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As Prices Slip, Natural Gas Supply - and Demand - Are Up

NEW YORK (TheStreet) -- Warm weather has put a chill in natural gas prices for investors in recent trading.

But today's release of natural gas inventories by the United States Energy Information Agency could reverse the recent downward price trend. In premarket trading, United States Natural Gas  (UNG), the main exchange traded fund for natural gas, was up nearly 2.50%.

Last Thursday, the Energy Information Agency reported that natural gas inventories increased 38 bcf (billion cubic feet) for the week ended Oct. 25. That brought current inventories to 3,779 bcf, above the predicted level of 34 bcf. As a result of the greater supply and lower demand than expected by the analyst community, natural gas prices dropped that day from 3.62 per MMBtu (millions of British thermal units) to 3.58.

The impact was naturally seen in natural gas securities, too.

Over the last week of market action, United States Natural Gas has cratered by more than 3.6%. Over that same period, Chesapeake Energy  (CHK) fell by over 6.8%.   Southwestern Energy  (SWN), by 2.32% and Range Resources  (RRC), by 3.98%, have plunged, too.

Overall, United States Natural Gas is off for the last week, month, quarter, six months, and year of market action. It is the same story for energy across the globe now, due to the warmer weather: Brent crude is down to its lowest levels in four months due to mild temperatures in Europe. The East Coast in the United States is enjoying a pleasant outlook, with temperatures predicted well into the 60s for New York City today. Last winter was the coldest in decades for much of China and India, but this year is shaping up to be much warmer.

As a result, on Monday natural gas futures dropped by almost 2% to the lowest level since mid-August.

"Two more weeks of warm [temperatures], especially in Texas, and this could really let more gas out of the December contract," noted Richard Hastings, with Global Hunter Securities.  Phil Flynn, a senior market analyst at Price Futures Group, reported that the market had "big selling overnight as weather forecasts fail to live up to expectations."

Due to the warm weather, the supply of natural gas rose.

For the United States, there was a 0.8% increase in the supply from the week before. The natural gas rotary rig count also fell by 16 to 360, according to the weekly report from Baker Hughes (BHI). That is a 15% decline from the number of rigs operating in 2012. Of hope to those long on natural gas is that the recent United States Energy Information Administration report on natural gas storage was lower than the five-year average.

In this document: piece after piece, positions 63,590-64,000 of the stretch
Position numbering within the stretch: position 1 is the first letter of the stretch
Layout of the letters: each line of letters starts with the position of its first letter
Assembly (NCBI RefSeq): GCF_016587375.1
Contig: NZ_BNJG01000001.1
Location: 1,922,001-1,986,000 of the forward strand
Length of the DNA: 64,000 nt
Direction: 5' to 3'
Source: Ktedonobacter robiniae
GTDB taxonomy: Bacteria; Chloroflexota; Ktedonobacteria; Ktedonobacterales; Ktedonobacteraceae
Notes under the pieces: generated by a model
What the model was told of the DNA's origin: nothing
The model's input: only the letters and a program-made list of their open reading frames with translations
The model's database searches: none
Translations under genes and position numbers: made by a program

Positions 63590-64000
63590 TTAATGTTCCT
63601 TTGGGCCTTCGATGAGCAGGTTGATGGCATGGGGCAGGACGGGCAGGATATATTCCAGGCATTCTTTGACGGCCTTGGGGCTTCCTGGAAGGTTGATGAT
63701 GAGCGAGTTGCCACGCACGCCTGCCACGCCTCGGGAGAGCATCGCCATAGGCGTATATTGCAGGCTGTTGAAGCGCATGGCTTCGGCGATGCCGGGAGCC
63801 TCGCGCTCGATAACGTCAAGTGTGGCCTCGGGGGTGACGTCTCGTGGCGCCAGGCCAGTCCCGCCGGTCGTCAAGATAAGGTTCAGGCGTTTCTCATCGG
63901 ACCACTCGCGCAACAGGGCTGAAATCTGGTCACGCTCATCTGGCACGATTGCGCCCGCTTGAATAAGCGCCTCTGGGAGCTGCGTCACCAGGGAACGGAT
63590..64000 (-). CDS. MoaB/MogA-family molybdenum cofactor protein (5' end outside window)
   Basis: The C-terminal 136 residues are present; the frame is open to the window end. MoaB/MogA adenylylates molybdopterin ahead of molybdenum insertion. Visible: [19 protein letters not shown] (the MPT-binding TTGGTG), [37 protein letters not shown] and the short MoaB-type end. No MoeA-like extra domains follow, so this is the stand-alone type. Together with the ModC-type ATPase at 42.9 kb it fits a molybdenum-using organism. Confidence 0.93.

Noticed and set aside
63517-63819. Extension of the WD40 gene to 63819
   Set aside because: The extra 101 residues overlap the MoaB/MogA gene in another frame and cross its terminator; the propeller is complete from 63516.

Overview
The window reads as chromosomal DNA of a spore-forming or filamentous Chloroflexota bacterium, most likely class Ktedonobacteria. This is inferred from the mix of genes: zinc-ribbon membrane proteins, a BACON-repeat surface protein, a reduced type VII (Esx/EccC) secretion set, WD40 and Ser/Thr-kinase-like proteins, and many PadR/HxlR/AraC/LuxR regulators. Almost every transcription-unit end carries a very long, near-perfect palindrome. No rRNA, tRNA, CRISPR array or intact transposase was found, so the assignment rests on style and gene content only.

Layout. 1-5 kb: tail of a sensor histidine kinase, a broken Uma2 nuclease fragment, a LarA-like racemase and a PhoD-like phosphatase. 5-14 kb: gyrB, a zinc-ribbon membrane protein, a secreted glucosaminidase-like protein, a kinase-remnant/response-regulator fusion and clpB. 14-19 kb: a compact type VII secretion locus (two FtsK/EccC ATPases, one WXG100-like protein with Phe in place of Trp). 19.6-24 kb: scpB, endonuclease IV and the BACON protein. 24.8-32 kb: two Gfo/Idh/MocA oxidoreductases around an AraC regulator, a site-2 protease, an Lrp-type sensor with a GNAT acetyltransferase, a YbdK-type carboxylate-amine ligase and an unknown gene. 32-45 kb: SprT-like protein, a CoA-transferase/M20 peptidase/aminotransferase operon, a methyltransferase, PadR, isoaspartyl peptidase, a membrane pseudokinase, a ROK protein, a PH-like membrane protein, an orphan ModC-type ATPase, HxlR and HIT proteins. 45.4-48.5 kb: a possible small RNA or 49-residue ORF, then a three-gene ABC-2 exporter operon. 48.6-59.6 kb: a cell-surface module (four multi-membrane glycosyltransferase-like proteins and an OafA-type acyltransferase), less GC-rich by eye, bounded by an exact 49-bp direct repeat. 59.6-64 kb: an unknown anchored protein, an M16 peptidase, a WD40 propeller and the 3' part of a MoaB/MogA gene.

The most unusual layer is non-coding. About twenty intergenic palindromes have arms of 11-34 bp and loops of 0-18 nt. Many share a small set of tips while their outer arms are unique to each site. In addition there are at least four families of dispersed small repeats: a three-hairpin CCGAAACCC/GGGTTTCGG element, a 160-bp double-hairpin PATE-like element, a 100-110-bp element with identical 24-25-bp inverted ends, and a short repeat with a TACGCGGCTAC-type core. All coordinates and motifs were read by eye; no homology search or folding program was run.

Demand for natural gas is increasing, however.

As a result of its falling price, the use of natural gas is on the rise. It has replaced coal in many power plants in the United States. On a weekly basis, consumption by American customers just increased by 4.9%. Consumption of natural gas is also 4.5% higher than that for the same week in 2012. In the short term, the overall demand for natural gas increased by 5.2% on a weekly basis.

Unlike oil, there is a wide disparity in natural gas pricing around the world. Production costs have fallen greatly due to fracking, with some now calling it "plumbing" rather than "drilling" for fossil due to the improved technology. As a result, the increasing demand is not raising prices for natural gas. But the premarket activity for United States Natural certainly indicates there could be a bullish report for the commodity coming out from the Energy Information Agency at 10:30 ET this morning.

At the time of publication, the author had no position in any of the stocks mentioned.

This article was written by an independent contributor, separate from TheStreet's regular news coverage.

Jonathan Yates is a financial writer who has had thousands of articles appear in periodicals and Web sites such as TheStreet, Newsweek, The Washington Post and many others. He has degrees from Harvard University, Georgetown University Law Center and The Johns Hopkins University.

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